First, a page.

Activision Blizzard employees withdrew after accusations of rampant sex discrimination

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Employees are Gaming giant Activision Blizzard (Activision Blizzard) went on strike today, ending a week of tensions surrounding how executives deal with allegations of discrimination and sexual harassment in the company with 10,000 employees.

On Wednesday morning, outside Activision Blizzard’s Irvine, California office, employees held signs that read “Believe in Women”, “Commit to Equality”, “Weaken the Privileges of Men” and “Fight the Bad Guys in the Game” /Fight the bad guy IRL”. The car honked its horn.On the Internet, the hashtag #ActiBlizzWalkout is very popular because I like games like this World of Warcraft and Overwatch Expressed overwhelming support, including a promise to unite and boycott the game that day.

According to photos posted on the Internet, more than 200 people participated in the strike. An unknown number of other employees participated in the shutdown remotely.

“We love our work, but our work does not love us,” an Activision employee told wired Before the strike. “That hurts. So we are working hard to change this situation.”

Today’s strike is partly due to the leadership of Activision Blizzard’s Explosive litigation Submitted by the California Department of Fair Employment and Housing last week. The lawsuit alleges rampant inequality in the workplace, from unequal pay for similar jobs to a leadership culture that allows sexual harassment and even retaliates against women who come forward.

In response, Activision Blizzard issued a statement saying that the company values ​​diversity, but also criticized DFEH’s two-year investigation as “irresponsible behavior by irresponsible state bureaucrats, which are driving out many of the state’s best companies.” California.” Activision Blizzard’s Chief Compliance Officer Fran Townsend, George W. Bush’s former security consultant, also made the same voice. In a letter she sent to employees last week, Obtained by AxiosShe described the lawsuit as “truly worthless and irresponsible” and the allegations in it were “actually incorrect” or “stale.” She also stated that she is “proud” of being a member of a company that “takes a tough attitude towards inappropriate or hostile work environments”. J. Allen Brack, the company’s president named in the lawsuit, described the allegations as “extremely disturbing” in another internal email obtained. go through Bloomberg.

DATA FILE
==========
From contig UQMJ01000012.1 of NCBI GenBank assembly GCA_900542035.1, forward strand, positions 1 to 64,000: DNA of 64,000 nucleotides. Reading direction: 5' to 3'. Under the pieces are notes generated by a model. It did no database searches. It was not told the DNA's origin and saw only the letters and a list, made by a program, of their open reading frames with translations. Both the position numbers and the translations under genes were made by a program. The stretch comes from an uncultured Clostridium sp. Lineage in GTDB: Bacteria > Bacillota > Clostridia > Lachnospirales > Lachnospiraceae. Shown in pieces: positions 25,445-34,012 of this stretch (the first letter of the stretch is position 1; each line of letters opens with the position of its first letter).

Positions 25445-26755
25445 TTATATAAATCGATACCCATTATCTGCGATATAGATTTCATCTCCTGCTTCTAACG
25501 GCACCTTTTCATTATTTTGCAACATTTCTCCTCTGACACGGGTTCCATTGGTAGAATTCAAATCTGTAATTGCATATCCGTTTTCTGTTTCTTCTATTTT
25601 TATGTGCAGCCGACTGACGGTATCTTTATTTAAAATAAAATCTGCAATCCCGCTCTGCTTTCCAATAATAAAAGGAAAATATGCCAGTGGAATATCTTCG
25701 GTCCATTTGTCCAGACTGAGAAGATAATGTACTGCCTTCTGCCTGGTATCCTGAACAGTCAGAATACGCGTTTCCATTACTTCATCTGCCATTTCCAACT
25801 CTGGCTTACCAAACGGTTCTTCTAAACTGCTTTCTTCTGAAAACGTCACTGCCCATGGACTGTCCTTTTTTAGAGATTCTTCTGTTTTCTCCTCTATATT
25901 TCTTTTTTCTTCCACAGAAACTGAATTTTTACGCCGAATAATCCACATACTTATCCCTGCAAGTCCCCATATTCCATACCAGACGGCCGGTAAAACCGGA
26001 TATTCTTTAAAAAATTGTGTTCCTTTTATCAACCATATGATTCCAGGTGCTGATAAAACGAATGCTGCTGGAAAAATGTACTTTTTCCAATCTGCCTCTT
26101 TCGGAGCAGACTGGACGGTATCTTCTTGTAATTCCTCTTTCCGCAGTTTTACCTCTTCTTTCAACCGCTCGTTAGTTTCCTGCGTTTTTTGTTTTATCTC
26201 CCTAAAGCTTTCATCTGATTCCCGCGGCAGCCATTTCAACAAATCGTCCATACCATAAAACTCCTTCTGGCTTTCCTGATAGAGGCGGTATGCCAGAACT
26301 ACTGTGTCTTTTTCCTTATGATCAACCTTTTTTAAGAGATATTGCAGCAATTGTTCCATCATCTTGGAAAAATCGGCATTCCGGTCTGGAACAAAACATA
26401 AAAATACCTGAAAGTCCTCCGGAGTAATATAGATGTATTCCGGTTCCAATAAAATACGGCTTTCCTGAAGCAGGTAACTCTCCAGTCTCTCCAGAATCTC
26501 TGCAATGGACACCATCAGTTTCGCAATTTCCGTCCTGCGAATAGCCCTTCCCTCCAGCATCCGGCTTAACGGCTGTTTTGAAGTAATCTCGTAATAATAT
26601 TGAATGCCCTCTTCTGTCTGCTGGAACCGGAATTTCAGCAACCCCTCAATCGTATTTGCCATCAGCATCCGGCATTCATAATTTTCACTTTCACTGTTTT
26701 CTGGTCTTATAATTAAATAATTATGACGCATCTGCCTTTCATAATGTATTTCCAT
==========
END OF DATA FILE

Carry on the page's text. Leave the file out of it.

Photo: Alex Wales
Photo: Alex Wales

Employees—especially those who have had personal experience of sexual harassment and discrimination in the company—are annoyed to hear responses that they feel cold or even cold. On Monday, Activision Blizzard employees condemned the leadership’s statement in an open letter, calling it “abominable and insulting to everything we think the company should support.” The letter pointed out that employees had lost the belief that “leaders will put employee safety above their own interests” and asked Townsend to resign from the position of executive sponsor of ABK Women’s Network. By Tuesday night, the letter had been signed by more than 3,200 current and former employees.

“This lawsuit has exposed the feeling of isolation from individuals. These people feel that they are alone for a long time, otherwise there may be retaliation,” said Activision employees and representatives of the strike movement, who were worried about being affected. Would like to be named. “I think this is for the silent.” In order to support these people, Blizzard, Activision, and King employees-all under the umbrella of Activision Blizzard-began to organize.

“This movement is company-wide, and it is a joint effort of hundreds of people,” Blizzard employees and representatives of the strike movement told wiredThe employee added that there is currently no discussion about joining a union. Organizers announced a strike on Tuesday. They also issued a statement of intention to act, as well as a number of requirements, including: sharing employee compensation data to ensure fair compensation; better promotion of diverse recruitment policies; and introducing a third-party, employee-selected working group to review manpower Resources and executive staff.



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